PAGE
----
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Posted at 10:30 AM ET, 10/ 4/2010

The fall and rise of the Potomac River

By Kevin Ambrose

* Rain to end this afternoon, chilly: Full Forecast | Weather Wall *

What a difference a storm can make to the level of the Potomac River. Left: The water level of the upper Potomac was low for much of the summer, August 22, 2010. Right: The upper Potomac River quickly becomes a fast flowing torrent of water on October 1, 2010, after a tropical storm system drops over 4" of rain across the area.

For those who like to kayak or fish on the Potomac River, just above Washington, the dry, hot summer created challenging conditions on the river. Kayaks dragged bottom on river rocks, tall grass choked many shallow areas of the river, and the lack of current and water depth created difficulty in navigation of the river. That quickly changed with one moist, tropical storm system. The Potomac River was transformed from a wading pool into a raging torrent of water, in just two days.

Keep reading to see the conditions on the Potomac before and after the tropical rain storm.

Fast flowing water at Great Falls after a heavy rain storm, October 1, 2010.

Wade fishing the upper Potomac River near Great Falls, September 6, 2010. The water level was very low due to prolonged drought conditions for much of the late summer.

Rushing water at Great Falls, October 1, 2010, after 4 to 6" of rain fell across the Washington area.

The author catches a smallmouth bass in low water conditions near Great Falls, at River Bend Park, August 28, 2010.

The upper Potomac River, near Great Falls, was very dangerous for boaters or fishermen, October 1, 2010.

By Kevin Ambrose  | October 4, 2010; 10:30 AM ET
Categories:  Photography  
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This was a local rain rather than a mountain rain (or snow melt) so the rise was very fast along with the fall. Near my house the prediction was for a peak on Saturday PM Oct 2nd. Instead the peak came very late Friday night, a day after the rain as opposed to the normal 2-3 days after.

Posted by: eric654 | October 4, 2010 10:49 AM | Report abuse

Can anybody tell me what this means in terms of pollution due to runoff? My dog loves to swim in the river in between Carderock and area near the one lane bridge on MacArthur.

Posted by: Ksdoggie | October 4, 2010 11:44 AM | Report abuse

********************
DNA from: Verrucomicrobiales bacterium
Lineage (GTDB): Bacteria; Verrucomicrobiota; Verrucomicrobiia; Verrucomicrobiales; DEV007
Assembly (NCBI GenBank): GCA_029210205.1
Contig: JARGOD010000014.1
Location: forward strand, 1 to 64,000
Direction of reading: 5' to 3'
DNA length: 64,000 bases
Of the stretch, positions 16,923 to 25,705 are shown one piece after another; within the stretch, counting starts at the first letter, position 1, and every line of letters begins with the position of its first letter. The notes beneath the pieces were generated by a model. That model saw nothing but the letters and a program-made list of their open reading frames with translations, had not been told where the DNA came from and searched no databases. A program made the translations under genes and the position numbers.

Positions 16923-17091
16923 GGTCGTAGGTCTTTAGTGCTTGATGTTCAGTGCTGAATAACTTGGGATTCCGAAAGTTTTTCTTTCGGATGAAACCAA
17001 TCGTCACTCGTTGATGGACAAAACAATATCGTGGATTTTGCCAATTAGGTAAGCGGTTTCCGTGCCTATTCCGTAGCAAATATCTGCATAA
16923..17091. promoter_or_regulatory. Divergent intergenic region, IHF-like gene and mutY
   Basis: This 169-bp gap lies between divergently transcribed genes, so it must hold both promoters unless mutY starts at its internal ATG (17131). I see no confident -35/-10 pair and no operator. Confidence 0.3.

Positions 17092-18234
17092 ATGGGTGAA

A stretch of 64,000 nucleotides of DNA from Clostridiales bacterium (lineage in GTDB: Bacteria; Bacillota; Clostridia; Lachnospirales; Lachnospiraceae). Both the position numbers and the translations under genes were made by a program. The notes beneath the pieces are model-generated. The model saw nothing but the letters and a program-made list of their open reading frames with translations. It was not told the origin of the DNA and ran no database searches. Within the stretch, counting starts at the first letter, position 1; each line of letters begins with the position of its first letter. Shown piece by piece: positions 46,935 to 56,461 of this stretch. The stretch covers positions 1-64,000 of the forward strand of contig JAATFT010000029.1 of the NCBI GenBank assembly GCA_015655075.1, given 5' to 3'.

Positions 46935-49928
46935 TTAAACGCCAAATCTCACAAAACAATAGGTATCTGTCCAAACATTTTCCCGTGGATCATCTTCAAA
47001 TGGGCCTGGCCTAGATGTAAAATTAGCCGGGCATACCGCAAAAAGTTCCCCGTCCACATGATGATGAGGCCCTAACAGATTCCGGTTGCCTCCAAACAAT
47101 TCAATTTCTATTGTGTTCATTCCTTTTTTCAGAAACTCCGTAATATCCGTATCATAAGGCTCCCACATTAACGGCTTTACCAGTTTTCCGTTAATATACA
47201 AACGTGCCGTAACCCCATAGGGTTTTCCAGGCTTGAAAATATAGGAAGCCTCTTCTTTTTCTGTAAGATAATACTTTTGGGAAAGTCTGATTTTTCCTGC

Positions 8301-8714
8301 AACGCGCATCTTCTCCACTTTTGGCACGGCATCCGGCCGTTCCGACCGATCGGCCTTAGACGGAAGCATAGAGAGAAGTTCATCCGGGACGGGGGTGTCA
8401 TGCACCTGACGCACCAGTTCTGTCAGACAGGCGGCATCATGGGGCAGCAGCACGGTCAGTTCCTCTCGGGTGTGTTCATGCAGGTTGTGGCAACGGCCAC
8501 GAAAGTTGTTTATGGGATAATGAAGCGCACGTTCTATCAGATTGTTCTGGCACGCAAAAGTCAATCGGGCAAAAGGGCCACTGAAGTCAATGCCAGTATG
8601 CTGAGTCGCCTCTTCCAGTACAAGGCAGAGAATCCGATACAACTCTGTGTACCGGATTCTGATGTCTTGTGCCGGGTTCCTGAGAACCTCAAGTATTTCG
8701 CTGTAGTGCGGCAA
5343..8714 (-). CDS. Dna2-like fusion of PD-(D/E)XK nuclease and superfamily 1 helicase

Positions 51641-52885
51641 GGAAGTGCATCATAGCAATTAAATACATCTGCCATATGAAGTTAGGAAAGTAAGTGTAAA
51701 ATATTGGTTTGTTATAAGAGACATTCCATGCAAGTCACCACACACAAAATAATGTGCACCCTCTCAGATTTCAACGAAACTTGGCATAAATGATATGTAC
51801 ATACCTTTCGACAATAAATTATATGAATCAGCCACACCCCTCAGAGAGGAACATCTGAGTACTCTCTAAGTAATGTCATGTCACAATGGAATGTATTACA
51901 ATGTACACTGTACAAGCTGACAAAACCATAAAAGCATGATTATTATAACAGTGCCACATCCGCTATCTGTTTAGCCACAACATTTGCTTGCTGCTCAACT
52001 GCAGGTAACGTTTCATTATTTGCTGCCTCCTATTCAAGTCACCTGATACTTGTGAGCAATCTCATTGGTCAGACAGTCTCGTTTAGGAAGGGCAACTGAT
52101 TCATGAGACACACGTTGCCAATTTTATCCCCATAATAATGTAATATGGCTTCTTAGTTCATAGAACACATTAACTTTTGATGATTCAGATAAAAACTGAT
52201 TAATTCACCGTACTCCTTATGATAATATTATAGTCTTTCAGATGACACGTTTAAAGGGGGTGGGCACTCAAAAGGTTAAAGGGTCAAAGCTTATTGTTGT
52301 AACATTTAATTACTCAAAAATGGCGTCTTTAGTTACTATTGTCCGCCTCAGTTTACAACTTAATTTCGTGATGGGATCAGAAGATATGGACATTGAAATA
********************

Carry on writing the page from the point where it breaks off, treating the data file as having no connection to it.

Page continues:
Hi guys,

Do you think you could write up a report, perhaps providing before and after maps from the US Weather Drought monitor, and break down what spots went from one of the drought conditions to one that was better or even no more dry conditions?

I think the weekly report comes out mid-week.


Posted by: jaybird926 | October 4, 2010 12:24 PM | Report abuse

Nice looking smallie, Kevin - makes me want to get one more fishing trip in (once the Potomac drops down some).

Posted by: frenchyb | October 4, 2010 1:30 PM | Report abuse

Kevin, where is that on the Potomac? Did you get to that spot from the VA or MD side?

Posted by: wrytous | October 4, 2010 2:32 PM | Report abuse

wrytous: The location is River Bend Park, just upstream from Great Falls. I launch the kayaks from the VA side. It's a great location to fish, kayak, and watch wildlife, provided that the river is not too flooded.

Posted by: Kevin-CapitalWeatherGang | October 4, 2010 4:14 PM | Report abuse


Interesting idea. Will see what we can do...

Posted by: Jason-CapitalWeatherGang | October 4, 2010 5:03 PM | Report abuse

Thanks Jason.

Posted by: jaybird926 | October 4, 2010 7:39 PM | Report abuse

Living in Great Falls, I walk, my dog swims nearly daily at the park, and the only time in 8 years he ever got sick was when the river was flooded with goslings in early spring. He got Giardia, which was easily remedited with metronidazole. Met 2 other retriever owners at the vets whose dogs swam in the river that same week! We avoid the river before the spring rains wash the goose waste down river and have never had a problem since. Also avoid when stagnant/low, like most of this summer!

Posted by: gfa21 | October 5, 2010 9:16 AM | Report abuse

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